Tips and Resources to Help You Care for Your Aging Pet

person petting a dog on the head

Photo by Jean Alves

There's just something about an aging pet that inspires compassion and extra care. Pet owners can grow extremely close to their animals over the years and want only the best for them as they get older.  Thanks to enhanced veterinary and dietary science, pets are living longer than ever — well past the 6 or 7-year mark for dogs and the over-15 mark for cats that the American Veterinary Medical Association designates as geriatric. Here are a few tips for keeping pets happy, healthy, and safe well into their golden years, courtesy of The Best Animal Sites Pet Directory.

Take Steps To Protect Senior Pets When They're Outside

Their self-defense skills may not be what they once were, and senior animals are more susceptible to infection from parasites, animal bites, abrasions, and discarded hazardous materials. Consider fencing part of your property to keep your pet safely confined and danger firmly out. In urban and suburban areas, this has the added advantage of appealing to other pet owners when it comes time to sell your home. Document the process of installing a fence or kennel run, and keep the receipts.

Schedule Senior-Focused Blood Tests and Screens at Vet Visits

Geriatric veterinary care places more diagnostic emphasis on the early signs of degenerative conditions or diseases, such as diabetes and cancer. Closer attention needs to be paid to dental/oral health as it can deteriorate over time due to cavities, plaque buildup, and broken teeth. Pets don't complain or indicate they're in pain, so they require a human advocate.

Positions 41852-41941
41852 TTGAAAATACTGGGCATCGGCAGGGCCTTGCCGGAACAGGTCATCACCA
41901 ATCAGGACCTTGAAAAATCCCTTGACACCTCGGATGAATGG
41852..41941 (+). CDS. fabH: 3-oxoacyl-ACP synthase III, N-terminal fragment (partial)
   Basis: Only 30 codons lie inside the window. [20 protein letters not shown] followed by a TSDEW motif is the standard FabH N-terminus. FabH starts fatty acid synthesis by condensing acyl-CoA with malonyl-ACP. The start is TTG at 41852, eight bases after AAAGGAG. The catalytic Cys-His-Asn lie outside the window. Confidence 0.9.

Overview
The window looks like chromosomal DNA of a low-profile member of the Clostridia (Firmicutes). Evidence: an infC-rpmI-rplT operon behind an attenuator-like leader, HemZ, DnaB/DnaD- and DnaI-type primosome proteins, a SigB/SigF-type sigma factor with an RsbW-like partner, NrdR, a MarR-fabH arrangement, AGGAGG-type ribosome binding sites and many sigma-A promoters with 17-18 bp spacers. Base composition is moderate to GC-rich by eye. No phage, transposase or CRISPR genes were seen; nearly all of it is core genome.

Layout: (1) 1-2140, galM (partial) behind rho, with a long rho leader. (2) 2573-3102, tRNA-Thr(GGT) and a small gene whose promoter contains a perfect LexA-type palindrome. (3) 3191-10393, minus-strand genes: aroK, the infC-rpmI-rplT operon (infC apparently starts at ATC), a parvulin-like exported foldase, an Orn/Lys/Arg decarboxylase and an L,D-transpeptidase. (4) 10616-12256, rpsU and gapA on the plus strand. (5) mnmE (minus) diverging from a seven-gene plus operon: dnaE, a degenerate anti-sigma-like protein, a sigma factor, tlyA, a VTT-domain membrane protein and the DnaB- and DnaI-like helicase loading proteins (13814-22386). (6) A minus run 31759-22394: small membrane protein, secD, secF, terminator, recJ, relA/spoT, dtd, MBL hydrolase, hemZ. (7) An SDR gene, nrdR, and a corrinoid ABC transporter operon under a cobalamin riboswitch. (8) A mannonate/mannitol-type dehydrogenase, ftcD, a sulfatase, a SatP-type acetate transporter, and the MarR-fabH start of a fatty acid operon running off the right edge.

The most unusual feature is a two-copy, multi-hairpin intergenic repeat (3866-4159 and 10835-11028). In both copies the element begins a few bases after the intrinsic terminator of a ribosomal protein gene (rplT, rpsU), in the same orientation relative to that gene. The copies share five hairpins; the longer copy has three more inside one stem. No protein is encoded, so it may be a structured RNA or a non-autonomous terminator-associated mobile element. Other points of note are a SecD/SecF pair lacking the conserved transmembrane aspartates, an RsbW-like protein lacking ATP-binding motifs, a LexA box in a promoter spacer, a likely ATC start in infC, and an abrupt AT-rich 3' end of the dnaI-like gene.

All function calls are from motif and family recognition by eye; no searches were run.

Dietary Needs May Change

As pets age, they may sleep more and get less exercise. Weight or appetite issues can be the result. Innovations in senior diet formulations for both cats and dogs are available, so chances are pet food – like this delicious kibble – is available precisely suited to your aging pet. In consultation with a veterinarian, carefully moderate meal plans and snacks.

Move It or Lose It

The old adage applies to seniors of all species it seems. That said, mobility may be more of an issue for some animals. Rather than risking an injury, accommodations, such as relocating beds and litter boxes to avoid stairs or other household obstacles, may be required. At the same time, encourage your pet to go on walks and play, bearing in mind that they generally have less energy and control over their bodies.

Spend Extra Time With Beloved Senior Pets

The stress we feel often impacts our pets, as well. While attention is always an important aspect of caring for a pet, that need increases with age. Just being around can make a huge difference to your senior pet's emotional well-being. Just as you don't want to leave a puppy or kitten alone for excessively long periods of time, don't leave a senior pet to its own devices. This can lead to accelerated cognitive decline and behavioral issues. Love lavished and familiar routines and locations are comforting for aging animals.

It's All About Love

Senior pets continue offering unconditional love and companionship, so they deserve to be treated with care. That can be challenging at times, but these tips will help keep your pet healthy and free of stress. Remember, they’re counting on you!